An early experience left Jayakar Ellis scarred, but also, ironically, marked the beginning of his life’s journey. On a visit to his home town at the age of 11, a relative who he held in high esteem, touched him inappropriately. “I was too young to understand what was actually happening but could feel revulsion,” he recalls.
The incidents continued every night, for nearly a month, and there was no one Ellis could turn to for help. Before he could muster the courage to tell his father, he lost him. That was not the end of his ordeal though. His mother left him in the care of a maid, who abused him for the next three years.
Unable to vent his feelings, the child found solace in smoking and at times, drinking. Gradually, he started doing drugs, and by the age of 16, was an addict. By the age of 21, he was “lost”—life had no meaning for him. However, in 1997, his close friends and religion helped him turn his life around.
Dr. Ellis is currently Founder and President of the HEART Foundation, which works in the area of drug addiction and sexual abuse among children and teenagers.
While Heart — an acronym for Helping to Educate Associate Rehabilitate & Teach — was born in July 2013, Dr. Ellis’ journey to serve society began over a decade earlier. “The scar in my heart was a constant reminder that I should help all those kids who are undergoing mental trauma due to childhood sexual abuse,” says Dr. Ellis.
He got associated with children while running various programmes in schools and colleges. He began with counselling sessions to help those who had taken up smoking and drinking. He was conferred with the Honorary Doctorate in Humanity by the University of Jerusalem in December 2012 after they followed his work for over five years.
“The doctorate was a blessing. I shared the work I was doing with my friends, and they suggested I start an NGO,” says Dr. Ellis.
Heart Foundation, has been working with schools and colleges under its PACT (Prevention of Abuse in Children & Teens) programme. The project was started with the aim of reaching out to more than 25,000 students with the help of the Navi Mumbai Police, Mumbai Police, the BMC, Education Dept and the NMMC.
“Three quarters of children who are sexually abused do not tell anyone about it all their lives. Sexual abusers are more likely to be people we know, and could well be people we care about. More than 8 out of 10 children who are sexually abused know their abuser. They are family members or friends, neighbours or babysitters – many hold responsible positions in society. The closer the relationship between the abuser and the victim, the less likely they will talk about it,” says Dr. Ellis. A simple advice he gives children: ‘Don’t Hold Back.’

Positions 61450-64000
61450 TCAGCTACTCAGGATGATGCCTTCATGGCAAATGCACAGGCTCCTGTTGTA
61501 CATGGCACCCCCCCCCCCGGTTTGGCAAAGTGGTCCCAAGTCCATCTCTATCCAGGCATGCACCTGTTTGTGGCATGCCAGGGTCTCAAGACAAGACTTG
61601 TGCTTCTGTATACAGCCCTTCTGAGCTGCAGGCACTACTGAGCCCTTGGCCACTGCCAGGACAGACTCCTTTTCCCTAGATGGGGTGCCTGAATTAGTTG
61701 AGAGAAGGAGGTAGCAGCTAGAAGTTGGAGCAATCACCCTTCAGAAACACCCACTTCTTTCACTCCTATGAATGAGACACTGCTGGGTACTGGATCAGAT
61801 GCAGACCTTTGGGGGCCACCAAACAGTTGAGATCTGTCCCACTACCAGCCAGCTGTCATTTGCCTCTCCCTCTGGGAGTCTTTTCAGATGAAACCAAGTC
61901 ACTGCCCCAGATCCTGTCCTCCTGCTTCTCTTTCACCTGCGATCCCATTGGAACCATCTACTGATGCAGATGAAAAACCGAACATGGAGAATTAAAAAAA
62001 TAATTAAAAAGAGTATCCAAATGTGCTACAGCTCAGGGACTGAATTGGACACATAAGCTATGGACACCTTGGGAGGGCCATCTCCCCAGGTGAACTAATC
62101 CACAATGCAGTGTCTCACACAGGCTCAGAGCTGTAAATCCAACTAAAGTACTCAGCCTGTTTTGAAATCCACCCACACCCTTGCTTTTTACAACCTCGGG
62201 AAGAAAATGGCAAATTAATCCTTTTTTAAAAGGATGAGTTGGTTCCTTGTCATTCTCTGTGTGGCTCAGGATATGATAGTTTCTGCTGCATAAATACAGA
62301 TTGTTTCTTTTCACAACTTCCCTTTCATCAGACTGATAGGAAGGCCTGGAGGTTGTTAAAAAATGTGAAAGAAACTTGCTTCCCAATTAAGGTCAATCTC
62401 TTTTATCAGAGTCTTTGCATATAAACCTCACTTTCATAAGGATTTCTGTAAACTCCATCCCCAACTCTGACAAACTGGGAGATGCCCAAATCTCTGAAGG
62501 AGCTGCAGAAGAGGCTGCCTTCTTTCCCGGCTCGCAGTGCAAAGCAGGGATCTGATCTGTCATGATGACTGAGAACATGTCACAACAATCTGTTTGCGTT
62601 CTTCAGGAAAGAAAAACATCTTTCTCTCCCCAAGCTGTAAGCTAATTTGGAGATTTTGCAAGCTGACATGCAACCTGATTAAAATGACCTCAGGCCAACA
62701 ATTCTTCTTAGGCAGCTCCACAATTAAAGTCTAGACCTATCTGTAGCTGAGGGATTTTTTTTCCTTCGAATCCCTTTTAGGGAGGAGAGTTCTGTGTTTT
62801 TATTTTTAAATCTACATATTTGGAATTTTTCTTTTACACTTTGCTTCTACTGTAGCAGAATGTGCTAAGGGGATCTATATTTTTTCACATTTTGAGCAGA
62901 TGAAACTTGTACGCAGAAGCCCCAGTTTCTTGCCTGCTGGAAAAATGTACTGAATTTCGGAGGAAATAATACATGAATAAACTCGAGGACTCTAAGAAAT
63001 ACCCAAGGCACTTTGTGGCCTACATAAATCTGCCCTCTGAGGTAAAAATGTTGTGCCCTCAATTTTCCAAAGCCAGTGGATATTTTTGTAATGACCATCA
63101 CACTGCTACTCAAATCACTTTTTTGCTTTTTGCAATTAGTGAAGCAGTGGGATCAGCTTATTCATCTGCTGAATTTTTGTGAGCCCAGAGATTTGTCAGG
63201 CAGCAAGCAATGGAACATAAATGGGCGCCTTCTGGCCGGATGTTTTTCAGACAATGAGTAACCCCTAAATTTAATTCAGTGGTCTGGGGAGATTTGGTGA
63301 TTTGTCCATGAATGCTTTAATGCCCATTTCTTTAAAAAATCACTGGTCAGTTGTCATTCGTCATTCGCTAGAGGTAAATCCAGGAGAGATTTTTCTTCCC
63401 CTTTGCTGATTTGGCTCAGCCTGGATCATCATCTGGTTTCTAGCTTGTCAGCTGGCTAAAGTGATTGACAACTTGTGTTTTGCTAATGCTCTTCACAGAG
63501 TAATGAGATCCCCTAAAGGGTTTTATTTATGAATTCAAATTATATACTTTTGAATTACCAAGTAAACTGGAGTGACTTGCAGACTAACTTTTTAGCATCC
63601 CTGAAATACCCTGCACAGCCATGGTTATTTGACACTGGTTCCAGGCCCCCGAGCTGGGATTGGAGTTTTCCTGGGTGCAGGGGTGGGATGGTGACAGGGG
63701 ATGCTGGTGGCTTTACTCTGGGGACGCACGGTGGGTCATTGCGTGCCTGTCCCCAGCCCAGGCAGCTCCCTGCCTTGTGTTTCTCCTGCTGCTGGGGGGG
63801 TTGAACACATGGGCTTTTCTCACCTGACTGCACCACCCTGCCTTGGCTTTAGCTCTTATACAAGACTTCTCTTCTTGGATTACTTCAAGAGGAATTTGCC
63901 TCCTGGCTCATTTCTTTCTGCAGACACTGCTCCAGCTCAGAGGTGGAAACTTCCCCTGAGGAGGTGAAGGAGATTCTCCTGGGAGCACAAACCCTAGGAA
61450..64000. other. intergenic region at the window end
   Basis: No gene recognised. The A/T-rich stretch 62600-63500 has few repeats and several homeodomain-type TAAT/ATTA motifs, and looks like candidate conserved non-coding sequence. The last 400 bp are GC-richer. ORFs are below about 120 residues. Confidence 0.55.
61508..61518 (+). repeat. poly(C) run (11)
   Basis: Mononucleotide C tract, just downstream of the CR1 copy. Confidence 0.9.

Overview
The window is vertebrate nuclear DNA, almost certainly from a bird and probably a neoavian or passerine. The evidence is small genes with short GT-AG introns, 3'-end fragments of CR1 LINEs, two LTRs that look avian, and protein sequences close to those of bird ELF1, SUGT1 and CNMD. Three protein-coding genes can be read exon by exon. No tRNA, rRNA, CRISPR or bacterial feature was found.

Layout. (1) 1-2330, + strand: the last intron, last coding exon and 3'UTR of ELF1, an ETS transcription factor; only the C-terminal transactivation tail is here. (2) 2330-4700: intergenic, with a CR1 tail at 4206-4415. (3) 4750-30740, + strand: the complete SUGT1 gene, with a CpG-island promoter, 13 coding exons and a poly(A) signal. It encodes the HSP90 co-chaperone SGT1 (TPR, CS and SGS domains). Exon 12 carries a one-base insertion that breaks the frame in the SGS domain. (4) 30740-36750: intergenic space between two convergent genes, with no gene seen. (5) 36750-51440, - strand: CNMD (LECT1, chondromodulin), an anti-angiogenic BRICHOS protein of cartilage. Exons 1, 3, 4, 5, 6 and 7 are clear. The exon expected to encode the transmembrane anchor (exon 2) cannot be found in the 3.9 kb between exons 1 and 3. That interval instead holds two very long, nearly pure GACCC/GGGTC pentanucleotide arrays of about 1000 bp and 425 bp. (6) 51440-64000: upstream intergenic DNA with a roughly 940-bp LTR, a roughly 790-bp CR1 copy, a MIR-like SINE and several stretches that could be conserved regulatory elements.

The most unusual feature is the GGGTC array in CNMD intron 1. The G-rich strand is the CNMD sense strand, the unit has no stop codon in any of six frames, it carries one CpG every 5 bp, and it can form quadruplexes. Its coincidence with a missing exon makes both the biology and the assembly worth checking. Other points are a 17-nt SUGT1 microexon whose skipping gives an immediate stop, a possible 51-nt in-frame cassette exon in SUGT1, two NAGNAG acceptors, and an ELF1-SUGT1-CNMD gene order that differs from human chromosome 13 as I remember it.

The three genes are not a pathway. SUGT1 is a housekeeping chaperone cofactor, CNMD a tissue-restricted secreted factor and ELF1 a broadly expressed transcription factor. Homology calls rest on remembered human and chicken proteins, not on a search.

“Children must know that their bodies are sacred and no one has the right to touch them without permission. If anyone touches them inappropriately, they should scream for help. If that can’t be done immediately, they should reach out to those who are very close and should share it with them,” he says.
Apart from programmes on sexual abuse, Heart Foundation addresses various other issues. “Children these days are confronted with various addictions, peer pressure, broken homes and pressure to perform. We conduct seminars, musical and environmental programmes to being them closer together,” he says.
The Foundation conducted road safety programmes in Navi Mumbai, Thane, Mulund, Jogeshwari, Mahim and Matunga, addressing over 2,200 students in conjunction with the traffic police. It has also been running an environmental project called SEED — Saving Earth from Environmental Damage — in association with the NMMC. Its plant, vegetable, fruit and flower exhibitions have drawn over 15,000 students over the years, says Dr. Ellis.
The Foundation recently unveiled STREE (Smash Tradition, Rehabilitate, Educate & Empower), an in-house newspaper for women with an aim to highlight women achievers and help them realise their potential, empower and educate them.
There are also two pilot projects in the offing. Children Are Precious, is one on health awareness, while Alert Today – Alive tomorrow is directed at cyber safety for children.
And through Heart-Bites, Dr Ellis proposes to find employment for destitute women and uneducated men through eateries to be opened across Navi Mumbai. Heart-Bites also has initiated the Meals-A-Day project, through which people can sponsor up to three meals a day for individuals or families who cannot afford food.
For Dr. Jayakar, what began as personal experience has evolved into a much larger mission.
Courtesy: The Hindu